Continued from page 40
Even without the adjustments
wrought by COVID-19, there’s always more to learn about how to build
and grow a business, and to that end, WBOA leadership will continue to identify categories of information that would be most useful to its members.
“We’re looking for even more diver- sity of speakers in terms of the indus-
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persist, the numbers seem to indicate that they need to take a break,” he went on. “And that’s disproportionately unique to community colleges — we don’t see the same level of enroll-
ment decline at state universities, at UMass, or at undergraduate private institutions.”
Learning Curves
While coping with falling enroll- ment, the community colleges are facing additional challenges when
it comes to serving those who are enrolled, said those we spoke with, not- ing, again, the disproportionate impact on those in lower-income brackets.
One of the biggest challenges many students face is getting internet access, said Salomon-Fernández, noting that this was already a challenge for some in rural Franklin County before the pan-
tries they come from,” she said. “It’s about linking what’s deliverable to really out-of-the-box thinking.”
Making the Time
In this difficult year, Eliason knows women aren’t necessarily looking for another networking group. But the WBOA isn’t just another networking group.
“Just come,” she said when asked
demic; now, it’s even more of an issue. Royal agreed, noting that many students made use of HCC’s wi-fi and
computer labs before the pandemic because they didn’t have it at home or had limited, low-band service.
The schools have responded by giv- ing out laptops and Chromebooks on loan, as well as mobile hotspots to help with wi-fi connectivity.
“We’ve had hundreds of students access technology to help them with remote learning,” said Royal, add-
ing that, through the school’s Student Emergency Fund, help has been pro- vided for everything from rent pay- ments to auto insurance to food, with more than $90,000 distributed to more than 230 students.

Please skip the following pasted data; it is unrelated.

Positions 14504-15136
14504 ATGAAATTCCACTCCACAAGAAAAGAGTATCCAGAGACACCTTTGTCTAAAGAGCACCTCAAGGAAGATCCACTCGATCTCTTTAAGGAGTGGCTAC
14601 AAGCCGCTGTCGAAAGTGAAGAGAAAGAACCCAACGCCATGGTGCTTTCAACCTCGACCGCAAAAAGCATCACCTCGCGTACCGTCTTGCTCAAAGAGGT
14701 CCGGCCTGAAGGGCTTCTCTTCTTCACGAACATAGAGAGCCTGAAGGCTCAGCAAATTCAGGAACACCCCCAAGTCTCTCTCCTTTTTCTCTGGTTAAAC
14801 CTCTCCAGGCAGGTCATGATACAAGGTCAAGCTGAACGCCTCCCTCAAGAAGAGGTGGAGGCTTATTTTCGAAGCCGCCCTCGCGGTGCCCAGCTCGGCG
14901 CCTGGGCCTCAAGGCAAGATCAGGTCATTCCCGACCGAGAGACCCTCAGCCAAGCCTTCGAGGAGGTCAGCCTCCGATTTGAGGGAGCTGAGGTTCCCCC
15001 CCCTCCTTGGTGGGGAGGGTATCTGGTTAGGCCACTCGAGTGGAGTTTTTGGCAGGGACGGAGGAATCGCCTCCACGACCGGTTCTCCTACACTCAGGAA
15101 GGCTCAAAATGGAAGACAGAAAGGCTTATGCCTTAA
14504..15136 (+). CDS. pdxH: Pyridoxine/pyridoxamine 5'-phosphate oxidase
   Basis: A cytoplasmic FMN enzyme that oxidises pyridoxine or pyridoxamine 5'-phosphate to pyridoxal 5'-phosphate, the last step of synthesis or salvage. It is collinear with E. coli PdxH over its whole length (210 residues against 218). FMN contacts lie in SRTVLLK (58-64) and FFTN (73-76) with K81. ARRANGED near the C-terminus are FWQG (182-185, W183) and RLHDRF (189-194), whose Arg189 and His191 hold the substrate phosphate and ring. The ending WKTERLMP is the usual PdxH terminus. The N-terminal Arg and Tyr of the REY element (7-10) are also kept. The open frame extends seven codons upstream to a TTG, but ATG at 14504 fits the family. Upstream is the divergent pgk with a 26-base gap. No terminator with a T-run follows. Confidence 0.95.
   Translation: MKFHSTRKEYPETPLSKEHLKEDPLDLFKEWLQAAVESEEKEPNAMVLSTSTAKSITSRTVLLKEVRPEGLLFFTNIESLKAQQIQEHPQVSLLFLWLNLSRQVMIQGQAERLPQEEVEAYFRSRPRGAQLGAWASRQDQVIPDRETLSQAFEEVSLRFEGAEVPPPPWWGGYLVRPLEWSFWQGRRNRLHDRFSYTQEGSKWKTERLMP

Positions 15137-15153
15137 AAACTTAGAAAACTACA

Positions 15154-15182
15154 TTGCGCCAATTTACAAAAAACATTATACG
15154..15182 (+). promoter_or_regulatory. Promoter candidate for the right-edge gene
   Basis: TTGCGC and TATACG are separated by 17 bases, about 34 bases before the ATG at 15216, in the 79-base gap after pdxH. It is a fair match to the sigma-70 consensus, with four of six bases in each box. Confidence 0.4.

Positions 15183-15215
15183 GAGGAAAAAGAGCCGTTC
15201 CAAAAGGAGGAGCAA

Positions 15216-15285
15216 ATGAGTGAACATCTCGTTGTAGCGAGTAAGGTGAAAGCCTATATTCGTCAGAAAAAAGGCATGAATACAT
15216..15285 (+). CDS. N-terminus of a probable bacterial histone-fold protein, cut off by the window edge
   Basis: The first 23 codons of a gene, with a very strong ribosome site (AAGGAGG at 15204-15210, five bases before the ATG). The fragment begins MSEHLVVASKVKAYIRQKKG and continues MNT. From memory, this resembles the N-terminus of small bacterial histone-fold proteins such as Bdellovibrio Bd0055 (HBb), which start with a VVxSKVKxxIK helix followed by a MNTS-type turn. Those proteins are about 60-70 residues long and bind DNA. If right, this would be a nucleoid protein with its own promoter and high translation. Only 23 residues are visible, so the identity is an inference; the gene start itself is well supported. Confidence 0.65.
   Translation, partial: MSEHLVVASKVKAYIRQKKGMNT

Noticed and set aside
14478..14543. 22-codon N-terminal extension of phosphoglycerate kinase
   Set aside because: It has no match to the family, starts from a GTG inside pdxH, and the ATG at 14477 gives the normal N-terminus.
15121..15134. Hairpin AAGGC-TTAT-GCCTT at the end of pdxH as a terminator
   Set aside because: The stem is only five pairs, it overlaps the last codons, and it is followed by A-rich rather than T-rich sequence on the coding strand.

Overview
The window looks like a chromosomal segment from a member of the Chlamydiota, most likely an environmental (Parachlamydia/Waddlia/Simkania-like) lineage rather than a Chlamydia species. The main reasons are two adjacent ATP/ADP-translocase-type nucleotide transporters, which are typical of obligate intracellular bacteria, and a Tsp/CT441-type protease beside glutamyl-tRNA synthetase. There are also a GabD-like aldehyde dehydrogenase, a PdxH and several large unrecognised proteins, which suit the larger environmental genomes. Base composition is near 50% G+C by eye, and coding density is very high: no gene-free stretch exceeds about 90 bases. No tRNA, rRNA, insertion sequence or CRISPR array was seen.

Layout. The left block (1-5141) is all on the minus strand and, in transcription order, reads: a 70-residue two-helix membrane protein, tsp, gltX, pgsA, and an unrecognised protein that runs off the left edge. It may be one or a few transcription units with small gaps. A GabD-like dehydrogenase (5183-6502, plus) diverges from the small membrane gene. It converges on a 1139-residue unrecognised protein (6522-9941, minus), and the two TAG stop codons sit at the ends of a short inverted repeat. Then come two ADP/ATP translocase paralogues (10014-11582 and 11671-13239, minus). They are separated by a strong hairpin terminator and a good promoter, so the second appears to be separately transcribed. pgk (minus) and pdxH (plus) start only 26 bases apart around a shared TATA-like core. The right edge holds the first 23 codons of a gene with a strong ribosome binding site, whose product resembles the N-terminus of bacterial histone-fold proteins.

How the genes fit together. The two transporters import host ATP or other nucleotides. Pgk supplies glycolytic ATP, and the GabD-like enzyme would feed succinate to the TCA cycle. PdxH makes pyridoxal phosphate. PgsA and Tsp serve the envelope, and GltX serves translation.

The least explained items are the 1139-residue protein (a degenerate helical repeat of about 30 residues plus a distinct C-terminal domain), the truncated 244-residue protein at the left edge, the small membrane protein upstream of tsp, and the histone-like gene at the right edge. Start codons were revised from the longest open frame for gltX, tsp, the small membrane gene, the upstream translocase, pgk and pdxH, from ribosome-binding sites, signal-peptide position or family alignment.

But the help goes beyond money, she said, adding that, at the school’s Thrive Center, students can get assis- tance with filling out applications for unemployment, get connected to men-
what she’d say to women wonder-
ing whether the alliance is for them. “Attending a meeting is significant. It’s a really safe place to learn informa- tion. A lot of people say, ‘I didn’t need what the main speaker had to say, but one of the other people who spoke for five or six minutes, she made it worth coming.’
“We think of it as a think tank,” she continued. “If you’re stuck or in a rut,
tal-health services, find digital-literacy programs, and receive support from the school’s food pantry, in addition to those internet hot spots.
Looking ahead, though, the col- leges face a much larger and even more important challenge as they try to anticipate changes to the job mar- ket, some of them being shaped by and accelerated by the pandemic, and adjust their programs accordingly.
“We’re trying to understand and anticipate how the job market will change,” said Salomon-Fernández. “We expect some jobs to be gone and not come back, and as a community col- lege, we’re preparing ourselves to sup- port the most vulnerable people whose jobs will cease to exist.
“We’re already working with our Workforce Investment Board and with our chamber of commerce and other employment partners to help them think through training, both right now
you can just put yourself in a place where there’s every possibility that someone will say something that will further you. Someone will say some- thing in the course of a meeting that makes you say, ‘yeah, that was great.’”
And the learning — and, hopefully, growing — continues. u
Joseph Bednar can be reached at [email protected]
and for what’s coming down the pike,” she added. “It’s a matter of being agile in our thinking, of being responsive in terms of what new academic programs and new workforce-development pro- grams might be needed, and making sure they are informed by industry and that we are ready to serve when people are ready to re-engage in this work.” ‘Ready to serve’ is a phrase that
defines the purpose and the mission of the region’s community colleges. Carry- ing out that mission has become more difficult during the pandemic and the many changes it has brought, but the schools are persevering.
This has been the sternest of tests for them, but they are determined to pass it themselves, and enable all those they serve to do the same. u
George O’Brien can be reached at [email protected]